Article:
• An eleven-year-old girl named Pluto

The process to find pluto was a long and drawn-out. One taking years of research and much workforce, the naming of the dwarf planet was something far less complicated and involved a young, intelligent mind and a proper connections. Falconer Madden, a retired librarian from Oxford, was with his 11-year old granddaughter Venetia Burney reading out loud the discovery of a new planet then named Planet X.

When Madden was acquisitive over what the planet should be called, Benicia chimed him with Pluto after the Roman god of the underworld. Sticking with the current theme of the eight current planets, Madan composed a letter to a friend, an Oxford astronomer Herbert Hall Turner. Pluto was put up against other popular choices such as Kronos, Zeus, Atlas and Persephone. But in May of 1930, a vote among astronomers at Lowell Observatory saw Bernie's suggestion winning. Even her opinion beats out Minerva which was looking like the popular choice.
  • Pluto lost its planetary designation in 2006

Some major dwarf planet of the solar system compared to Earth
Some major dwarf planet of the solar system compared to Earth
© Wikimedia

Since its discovery, Pluto was regarded as the ninth planet in the solar system for more than 75 years. But later astronomers began to find more objects similar to Pluto. In 2005, astronomers discovered a new object beyond it that was more massive than Pluto. Initially, they mistook it for the tenth planet and named it as Eris. However, there were those that question whether the designation was ever correct.

In August of 2006 International Astronomical Union or the IAU agreed that an object should meet the following criteria to be a "Planet":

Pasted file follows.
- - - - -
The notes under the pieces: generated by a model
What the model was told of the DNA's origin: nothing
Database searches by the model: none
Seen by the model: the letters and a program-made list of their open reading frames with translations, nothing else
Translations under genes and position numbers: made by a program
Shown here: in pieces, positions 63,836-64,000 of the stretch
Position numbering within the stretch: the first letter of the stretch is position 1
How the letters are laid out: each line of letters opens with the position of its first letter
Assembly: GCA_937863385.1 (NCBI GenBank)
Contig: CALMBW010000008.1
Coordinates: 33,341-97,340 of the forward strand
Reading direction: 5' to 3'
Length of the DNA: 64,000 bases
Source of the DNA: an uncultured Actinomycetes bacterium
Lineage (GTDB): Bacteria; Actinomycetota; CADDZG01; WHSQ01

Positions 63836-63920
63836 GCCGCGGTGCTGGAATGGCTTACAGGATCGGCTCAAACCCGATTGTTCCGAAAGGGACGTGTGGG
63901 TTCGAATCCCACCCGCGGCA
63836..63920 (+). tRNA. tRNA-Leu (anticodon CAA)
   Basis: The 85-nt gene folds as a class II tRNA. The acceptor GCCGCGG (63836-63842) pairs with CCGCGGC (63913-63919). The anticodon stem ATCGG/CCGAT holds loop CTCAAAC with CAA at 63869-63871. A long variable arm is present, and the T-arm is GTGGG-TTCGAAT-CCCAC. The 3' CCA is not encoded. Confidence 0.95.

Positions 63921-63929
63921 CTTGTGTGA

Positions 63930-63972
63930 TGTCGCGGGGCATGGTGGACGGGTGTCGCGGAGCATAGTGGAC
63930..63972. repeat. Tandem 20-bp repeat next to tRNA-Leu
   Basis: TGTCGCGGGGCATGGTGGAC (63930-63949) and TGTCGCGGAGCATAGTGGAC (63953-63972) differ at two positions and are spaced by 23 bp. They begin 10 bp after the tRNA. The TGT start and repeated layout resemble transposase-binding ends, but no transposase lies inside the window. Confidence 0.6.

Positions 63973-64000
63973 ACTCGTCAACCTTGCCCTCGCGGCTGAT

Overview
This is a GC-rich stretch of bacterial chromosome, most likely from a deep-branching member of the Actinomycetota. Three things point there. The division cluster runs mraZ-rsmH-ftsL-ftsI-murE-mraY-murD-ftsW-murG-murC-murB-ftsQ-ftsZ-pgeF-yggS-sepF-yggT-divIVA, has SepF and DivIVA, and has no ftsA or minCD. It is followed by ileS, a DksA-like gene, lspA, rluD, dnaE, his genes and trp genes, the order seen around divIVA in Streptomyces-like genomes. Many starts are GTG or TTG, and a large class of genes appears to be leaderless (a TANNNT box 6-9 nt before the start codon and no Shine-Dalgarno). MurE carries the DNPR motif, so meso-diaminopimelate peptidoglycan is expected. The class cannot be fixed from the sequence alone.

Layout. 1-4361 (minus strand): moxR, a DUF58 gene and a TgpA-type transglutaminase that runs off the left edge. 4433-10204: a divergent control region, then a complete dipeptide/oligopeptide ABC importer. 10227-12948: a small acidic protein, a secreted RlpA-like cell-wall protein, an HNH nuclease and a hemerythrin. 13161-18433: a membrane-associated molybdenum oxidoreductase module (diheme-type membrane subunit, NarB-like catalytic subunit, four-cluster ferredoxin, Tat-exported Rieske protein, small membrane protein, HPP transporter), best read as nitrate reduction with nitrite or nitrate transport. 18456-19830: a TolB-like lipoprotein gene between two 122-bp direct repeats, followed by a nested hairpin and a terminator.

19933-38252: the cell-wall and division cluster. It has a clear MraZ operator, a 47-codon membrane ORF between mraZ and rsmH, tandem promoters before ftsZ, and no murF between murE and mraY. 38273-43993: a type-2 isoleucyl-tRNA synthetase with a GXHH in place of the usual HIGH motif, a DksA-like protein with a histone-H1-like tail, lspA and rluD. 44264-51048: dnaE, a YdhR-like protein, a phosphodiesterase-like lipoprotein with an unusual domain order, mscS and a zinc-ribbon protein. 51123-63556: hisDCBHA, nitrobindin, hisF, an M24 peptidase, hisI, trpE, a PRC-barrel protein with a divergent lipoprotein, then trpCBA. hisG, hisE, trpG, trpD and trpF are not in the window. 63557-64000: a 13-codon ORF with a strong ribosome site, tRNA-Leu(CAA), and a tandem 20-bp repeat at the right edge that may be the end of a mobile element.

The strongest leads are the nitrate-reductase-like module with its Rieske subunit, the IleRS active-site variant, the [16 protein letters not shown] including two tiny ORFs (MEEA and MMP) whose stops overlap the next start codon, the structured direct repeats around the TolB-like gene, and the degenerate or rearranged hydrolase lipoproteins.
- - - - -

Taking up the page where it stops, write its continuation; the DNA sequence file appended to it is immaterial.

1. The object must is in orbit around the sun.
2. It has sufficient mass for its own gravity to pull it into a nearly round shape.
3. It has cleared the neighbourhood around its orbit.

Now, Pluto is in a orbit around the sun and is spherical. But since Pluto's neighbourhood has many other objects and it has not cleared its orbits. Thus it is not called a planet anymore.

At the same meeting, a new classification was formalised called a "Dwarf planet". A dwarf planet is one that meets the same first two criteria for a planet, but it has not cleared the neighbourhood around its orbit. Plus a fourth criteria the dwarf planet is not a satellite of any other object. So, Eris along with Pluto and other similar bodies that met those four criteria were downgraded to dwarf planets.
  • Pluto sometimes become the eighth planet of our solar system

Orbits of the planets of the solar system including Pluto
Orbits of the planets of the solar system including Pluto

While Pluto is known for being the farthest planet from the Sun, actually there is a moment in time when Neptune swaps its place with Pluto. Pluto's inclined elliptical and eccentric orbit around the Sun causes it to cross paths with Neptune's orbit. From the period of 1979 to 1999, Neptune was farther from the Sun than Pluto. It is a rare phenomenon that occurs for 20 years in 248-year cycles.

In 1999, Pluto slipped beyond Neptune to become the ninth. Despite this, however, there is no chance of them colliding. This is because Pluto's 248-year orbit around the Sun takes it 17 degrees above and below the plane in which Neptune and the other planets travel. Neptune and Pluto are in a so-called gravitational resonance where each planet speeds up or slows down as the other approaches. This resonance alters their paths and prevents them from coming closer than around 2.6 billion kilometres to each other.
  • Pluto rotates in a retrograde motion

Images of Pluto from different angles
Images of Pluto from different angles

We are so used to the sun's setting in the West and rising in the East. That is experiencing the same daily event on Pluto may throw us for a loop. As Pluto spins in a retrograde motion that is from east to west rather than west to east as we are used to. The rising and setting of the Sun occur in the opposite pattern. Not only this, the axis of Pluto is highly tilted. It has an axial tilt of 122° which means it is rotating on its sideways, similar to Uranus that is lying on its side.